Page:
Vibrational energy relaxation (VR) in liquids is a fundamental process in chemical physics that remains poorly understood. When a parent vibration is excited, it typically decays on the picosecond time scale. In polyatomic molecules with many vibrational states, excitation of a higher frequency parent vibration leads to a complicated chain of events termed vibrational cooling (VC). In VC, parent decay could excite one or more daughter vibrations. The leftover energy is transferred to collective excitations of the liquid. Ultimately, all the daughter and higher energy collective excitations will decay in secondary processes resulting in a bulk increase in the thermodynamic temperature by an amount T. In the past several years, a number of multidimensional vibrational spectroscopy techniques have been used to study liquids. Most of these techniques involve vibrational coherences, so they are of limited use in probing VR. This chapter uses a three-dimensional vibrational spectroscopy technique with mid-IR pumping and incoherent anti-Stokes Raman probing to study vibrational energy relaxation (VR) in hydrogen bonded liquids. New results on spectral diffusion and vibrational relaxation of OH stretching vOH of water are presented. Vibrational energy transfer down a molecular chain is probed with angstrom spatial resolution in a series of alcohols where VQH is pumped and energy transfer through methylene -CH2- to terminal methyl -CH3 groups is probed.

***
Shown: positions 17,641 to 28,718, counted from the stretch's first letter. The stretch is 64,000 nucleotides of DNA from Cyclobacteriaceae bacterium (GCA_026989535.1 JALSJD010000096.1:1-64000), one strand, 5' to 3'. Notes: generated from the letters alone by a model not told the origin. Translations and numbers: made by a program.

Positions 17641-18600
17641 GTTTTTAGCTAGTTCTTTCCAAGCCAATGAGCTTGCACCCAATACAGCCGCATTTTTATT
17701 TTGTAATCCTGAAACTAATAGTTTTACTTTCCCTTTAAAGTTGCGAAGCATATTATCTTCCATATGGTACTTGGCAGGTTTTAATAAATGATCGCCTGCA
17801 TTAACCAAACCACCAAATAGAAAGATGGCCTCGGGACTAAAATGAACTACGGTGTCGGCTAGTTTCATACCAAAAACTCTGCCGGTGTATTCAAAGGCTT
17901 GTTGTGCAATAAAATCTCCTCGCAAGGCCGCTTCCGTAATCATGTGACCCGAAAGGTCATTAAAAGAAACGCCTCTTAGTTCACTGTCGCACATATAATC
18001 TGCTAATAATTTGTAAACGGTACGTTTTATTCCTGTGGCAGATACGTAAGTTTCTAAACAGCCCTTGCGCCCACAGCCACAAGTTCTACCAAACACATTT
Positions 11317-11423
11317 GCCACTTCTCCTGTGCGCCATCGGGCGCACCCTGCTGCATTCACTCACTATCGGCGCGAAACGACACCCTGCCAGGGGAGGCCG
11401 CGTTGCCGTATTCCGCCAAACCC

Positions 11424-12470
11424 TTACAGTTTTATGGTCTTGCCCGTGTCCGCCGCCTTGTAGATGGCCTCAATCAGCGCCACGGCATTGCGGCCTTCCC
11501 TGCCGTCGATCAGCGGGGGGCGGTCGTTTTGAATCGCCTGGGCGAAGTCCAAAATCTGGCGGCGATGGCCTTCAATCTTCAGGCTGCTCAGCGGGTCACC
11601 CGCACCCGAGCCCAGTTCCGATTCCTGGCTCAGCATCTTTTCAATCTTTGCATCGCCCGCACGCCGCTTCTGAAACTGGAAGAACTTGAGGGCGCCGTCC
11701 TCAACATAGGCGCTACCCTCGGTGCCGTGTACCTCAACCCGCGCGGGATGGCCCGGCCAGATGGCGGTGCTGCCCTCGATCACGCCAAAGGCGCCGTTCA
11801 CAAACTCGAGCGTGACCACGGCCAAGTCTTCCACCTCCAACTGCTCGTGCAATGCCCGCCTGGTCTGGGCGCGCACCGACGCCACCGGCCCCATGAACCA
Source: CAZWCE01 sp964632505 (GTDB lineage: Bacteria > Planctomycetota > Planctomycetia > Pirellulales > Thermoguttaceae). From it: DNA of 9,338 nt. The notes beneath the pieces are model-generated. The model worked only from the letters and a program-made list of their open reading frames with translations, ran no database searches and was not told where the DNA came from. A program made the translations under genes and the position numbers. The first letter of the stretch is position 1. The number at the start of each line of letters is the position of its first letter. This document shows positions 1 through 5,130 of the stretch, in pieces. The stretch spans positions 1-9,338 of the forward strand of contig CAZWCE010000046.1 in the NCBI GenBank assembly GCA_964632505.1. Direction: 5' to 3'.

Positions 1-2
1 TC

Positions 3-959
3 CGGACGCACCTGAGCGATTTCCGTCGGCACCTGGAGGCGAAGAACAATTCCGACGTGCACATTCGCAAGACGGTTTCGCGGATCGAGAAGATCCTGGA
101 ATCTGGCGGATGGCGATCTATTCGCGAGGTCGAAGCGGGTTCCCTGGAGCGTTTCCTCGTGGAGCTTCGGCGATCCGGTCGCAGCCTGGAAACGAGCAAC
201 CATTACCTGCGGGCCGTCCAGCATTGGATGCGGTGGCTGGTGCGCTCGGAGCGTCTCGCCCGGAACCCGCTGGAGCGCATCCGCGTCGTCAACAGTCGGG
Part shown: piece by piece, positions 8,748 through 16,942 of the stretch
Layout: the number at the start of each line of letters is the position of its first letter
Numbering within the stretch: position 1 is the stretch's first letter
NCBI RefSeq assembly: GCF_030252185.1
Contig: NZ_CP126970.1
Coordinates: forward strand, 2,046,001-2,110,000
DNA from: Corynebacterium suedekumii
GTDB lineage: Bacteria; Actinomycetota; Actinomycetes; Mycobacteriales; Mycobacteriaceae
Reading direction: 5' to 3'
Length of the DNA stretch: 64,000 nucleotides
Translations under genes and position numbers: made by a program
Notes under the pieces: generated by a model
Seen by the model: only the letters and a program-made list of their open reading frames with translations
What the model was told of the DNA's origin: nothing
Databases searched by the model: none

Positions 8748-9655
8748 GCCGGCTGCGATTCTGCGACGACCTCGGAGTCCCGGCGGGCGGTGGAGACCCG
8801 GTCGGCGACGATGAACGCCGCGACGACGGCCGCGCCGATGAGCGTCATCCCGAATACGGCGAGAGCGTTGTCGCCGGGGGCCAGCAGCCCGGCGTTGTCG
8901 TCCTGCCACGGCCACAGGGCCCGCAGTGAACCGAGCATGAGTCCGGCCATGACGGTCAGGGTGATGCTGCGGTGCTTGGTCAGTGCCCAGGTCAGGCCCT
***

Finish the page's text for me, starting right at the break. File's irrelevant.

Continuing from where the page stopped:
|Original language||English (US)|
|Title of host publication||Femtochemistry and Femtobiology|
|Subtitle of host publication||Ultrafast Events in Molecular Science|
|Number of pages||8|
|State||Published - Apr 16 2004|
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